To be certain that your wishes are followed, many people create a trust. One of the tasks in this process is to designate the person who can best carry out your plans. That’s the trustee.
Kiplinger’s recent article, “How to Choose the Right Trustee for Your Estate,” explains that being a trustee means accepting specific duties and obligations. For example, this includes showing impartiality between the interests of the current and future beneficiaries, accurately accounting to all beneficiaries, wisely investing trust funds, managing trust property and adhering to the prohibition against self-dealing.
It’s important to understand the strengths and weaknesses of your trustee and that she appreciates her responsibilities and personal liability to the trust beneficiaries. When considering a trustee, ask yourself these questions:
- Can your trustee separate her personal feelings and interests from those of the beneficiaries and exercise sound judgment?
- Will your trustee treat all the beneficiaries impartially?
- Is your trustee financially savvy enough to analyze investments?
- Will a child who is balancing her family and career have enough time to devote to serving as trustee?
Family members are closer to the beneficiaries and are more likely to understand their needs. A family member trustee may charge her costs to the trust but typically doesn’t charge an administrative fee. When a sibling is selected as trustee, it can enflame feelings and resentments among the beneficiaries. A relative without any trust experience may run into trouble, because of his ignorance. He will also be liable for any damages.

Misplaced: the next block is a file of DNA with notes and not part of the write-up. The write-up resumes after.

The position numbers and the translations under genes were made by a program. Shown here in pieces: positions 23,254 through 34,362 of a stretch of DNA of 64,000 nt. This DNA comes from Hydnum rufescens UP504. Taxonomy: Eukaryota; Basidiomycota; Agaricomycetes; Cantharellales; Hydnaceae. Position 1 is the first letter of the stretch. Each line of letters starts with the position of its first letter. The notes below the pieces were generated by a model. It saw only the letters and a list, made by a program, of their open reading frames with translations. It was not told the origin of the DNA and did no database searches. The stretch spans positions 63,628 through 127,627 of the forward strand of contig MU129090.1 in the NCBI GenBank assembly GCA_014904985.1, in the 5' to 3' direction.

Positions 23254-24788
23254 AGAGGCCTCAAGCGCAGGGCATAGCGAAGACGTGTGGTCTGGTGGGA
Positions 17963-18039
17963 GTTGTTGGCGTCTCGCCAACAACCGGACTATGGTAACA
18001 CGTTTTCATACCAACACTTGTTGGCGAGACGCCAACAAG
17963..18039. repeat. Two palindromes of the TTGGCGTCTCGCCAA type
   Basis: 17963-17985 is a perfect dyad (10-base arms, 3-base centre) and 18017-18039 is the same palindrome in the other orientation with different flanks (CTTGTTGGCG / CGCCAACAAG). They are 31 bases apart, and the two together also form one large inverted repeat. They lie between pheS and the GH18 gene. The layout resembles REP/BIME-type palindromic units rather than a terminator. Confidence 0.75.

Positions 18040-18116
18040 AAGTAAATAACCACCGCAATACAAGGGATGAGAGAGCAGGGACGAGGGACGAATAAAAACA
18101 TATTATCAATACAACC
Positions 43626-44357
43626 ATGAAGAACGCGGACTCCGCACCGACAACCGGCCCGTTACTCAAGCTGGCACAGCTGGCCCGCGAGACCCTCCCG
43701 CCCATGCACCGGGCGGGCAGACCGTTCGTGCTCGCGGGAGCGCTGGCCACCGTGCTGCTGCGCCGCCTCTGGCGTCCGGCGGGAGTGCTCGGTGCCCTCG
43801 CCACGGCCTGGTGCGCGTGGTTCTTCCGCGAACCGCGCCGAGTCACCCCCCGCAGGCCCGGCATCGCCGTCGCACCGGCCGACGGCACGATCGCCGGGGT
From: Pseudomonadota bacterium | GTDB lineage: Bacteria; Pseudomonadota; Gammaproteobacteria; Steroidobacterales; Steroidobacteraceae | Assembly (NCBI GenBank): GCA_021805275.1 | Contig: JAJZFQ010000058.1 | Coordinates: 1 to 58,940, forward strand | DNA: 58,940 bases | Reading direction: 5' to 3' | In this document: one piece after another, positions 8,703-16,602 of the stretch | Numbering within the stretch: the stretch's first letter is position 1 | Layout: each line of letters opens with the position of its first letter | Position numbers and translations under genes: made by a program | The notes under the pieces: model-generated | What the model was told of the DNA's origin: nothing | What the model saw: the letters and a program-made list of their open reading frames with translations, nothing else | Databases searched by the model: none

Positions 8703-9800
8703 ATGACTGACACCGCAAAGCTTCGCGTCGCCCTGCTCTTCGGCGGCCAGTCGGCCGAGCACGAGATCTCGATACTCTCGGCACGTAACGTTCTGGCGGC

If you choose an attorney, accountant, or financial adviser, ask yourself these questions:
- Can she understand the unique dynamics of your family?
- What experience does she have as a trustee?
- What are the administrative fees and costs associated with being a trustee?
You can also select a corporate trustee. Banks and trust companies provide professional fiduciary services and act independently. Opting for a corporate fiduciary may eliminate some of the conflicts in the family, while providing experienced and professional investment and administrative management. Think about these questions:
- Will they invest the time to understand my family and their needs?
- What are the corporate trustee’s standards?
- Does the trustee understand the goals of my trust?
- What are the corporate trustee’s fees?
Corporate trustees follow specific procedures to ensure unbiased and professional services.
Many of the answers to these questions will depend on the size and the nature of your trust. Talk to a trust attorney about all of the details.
Reference: Kiplinger (November 20, 2018) “How to Choose the Right Trustee for Your Estate”